The announcement that a government plan has been put into place to support the recovery of the logistics sector and tackle HGV driver crisis acknowledges industry concerns over testing delays and the simplification of the process involved in the acquisition of an HGV licence. However, according to business group Logistics UK, the plan does not deliver on the critical promises made to the industry over three years ago on the need to increase safe and secure parking facilities for drivers across the nation’s road network:
“The plans revealed by government today only go part of the way to addressing the crucial problem areas that the industry has been talking with government about for years,” says Elizabeth de Jong, Policy Director at Logistics UK. “After all the incredibly hard work to keep the country stocked with all that it needed throughout the pandemic, it is dispiriting to see that the safety and security of our workforce in the course of doing their jobs is still not being prioritised.”
“The lack of available overnight parking spaces continues to be a huge impediment to attracting more people to join the industry and we need the government to make a far clearer commitment to deliver the 1,500 parking spaces it promised in 2018. Without the safe and secure locations in which to take legally mandated rest stops, it will be impossible to diversify the workforce and attract new employees to the sector.”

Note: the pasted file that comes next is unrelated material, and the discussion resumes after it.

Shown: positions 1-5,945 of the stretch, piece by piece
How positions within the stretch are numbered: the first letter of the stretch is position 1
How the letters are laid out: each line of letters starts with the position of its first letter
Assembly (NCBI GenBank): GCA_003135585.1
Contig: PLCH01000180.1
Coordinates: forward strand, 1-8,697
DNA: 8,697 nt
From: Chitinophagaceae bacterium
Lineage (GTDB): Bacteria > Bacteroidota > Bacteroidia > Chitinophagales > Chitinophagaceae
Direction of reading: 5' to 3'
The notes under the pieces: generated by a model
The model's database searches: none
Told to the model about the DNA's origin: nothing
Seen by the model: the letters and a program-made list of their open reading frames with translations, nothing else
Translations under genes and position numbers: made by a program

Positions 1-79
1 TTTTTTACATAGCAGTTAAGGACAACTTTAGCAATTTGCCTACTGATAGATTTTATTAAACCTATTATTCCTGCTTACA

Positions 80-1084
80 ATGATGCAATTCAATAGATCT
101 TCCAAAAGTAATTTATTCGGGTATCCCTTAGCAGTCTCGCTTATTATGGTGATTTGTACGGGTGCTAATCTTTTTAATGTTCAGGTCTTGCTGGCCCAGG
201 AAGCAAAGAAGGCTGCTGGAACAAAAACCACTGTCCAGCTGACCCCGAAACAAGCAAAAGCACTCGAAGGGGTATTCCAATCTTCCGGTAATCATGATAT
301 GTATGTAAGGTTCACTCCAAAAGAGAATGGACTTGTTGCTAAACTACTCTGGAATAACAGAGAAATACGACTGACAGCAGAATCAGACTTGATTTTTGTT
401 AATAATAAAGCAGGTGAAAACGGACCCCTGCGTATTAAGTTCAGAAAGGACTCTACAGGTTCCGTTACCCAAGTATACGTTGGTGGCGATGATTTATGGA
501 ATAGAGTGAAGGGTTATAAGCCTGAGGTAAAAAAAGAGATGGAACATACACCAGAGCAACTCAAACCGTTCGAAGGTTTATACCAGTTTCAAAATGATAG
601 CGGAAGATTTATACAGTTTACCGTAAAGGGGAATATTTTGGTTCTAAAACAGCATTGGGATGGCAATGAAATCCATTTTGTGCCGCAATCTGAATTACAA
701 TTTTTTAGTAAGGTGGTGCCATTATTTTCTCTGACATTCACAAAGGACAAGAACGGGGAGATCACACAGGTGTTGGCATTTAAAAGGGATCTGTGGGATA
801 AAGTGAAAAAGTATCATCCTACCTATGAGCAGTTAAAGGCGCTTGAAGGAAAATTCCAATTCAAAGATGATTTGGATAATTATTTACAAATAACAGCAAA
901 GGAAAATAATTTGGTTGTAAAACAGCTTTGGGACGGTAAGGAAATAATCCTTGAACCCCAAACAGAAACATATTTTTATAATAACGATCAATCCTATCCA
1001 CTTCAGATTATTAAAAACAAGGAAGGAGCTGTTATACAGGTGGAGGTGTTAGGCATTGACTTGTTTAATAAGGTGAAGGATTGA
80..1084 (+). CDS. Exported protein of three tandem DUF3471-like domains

The announcement includes a commitment by ministers to work with industry leaders to attract new drivers, simplify training and encourage people to remain in the sector. But, as Ms de Jong continues, the plan needs concrete targets and timelines to help the industry recruit more drivers, in order to reduce the driver crisis:
“It is good to see the urgent focus placed by government on increased HGV driver testing with DVSA, as this is currently the biggest blocker to new entrants entering the workforce,” continues Ms de Jong, “but without targets and a workable timeline, this is simply a statement of intent. We need to know how soon the backlog of 25,000 test passes can be cleared more swiftly by the DVSA, as we estimate at current rates this will take 27 weeks (ie until the end of January 2022). We welcome proposals for reform of the vocational driving test process to increase test capacity– but it will take time to make the necessary changes to legislation, and for it to be implemented on the ground, before the full benefit can be felt.
“As always, Logistics UK will continue to work proactively with all areas of government to identify the tangible steps that need to be taken on the route to implementation of this plan, to deliver the support our industry needs as it helps the country to get back on its feet.”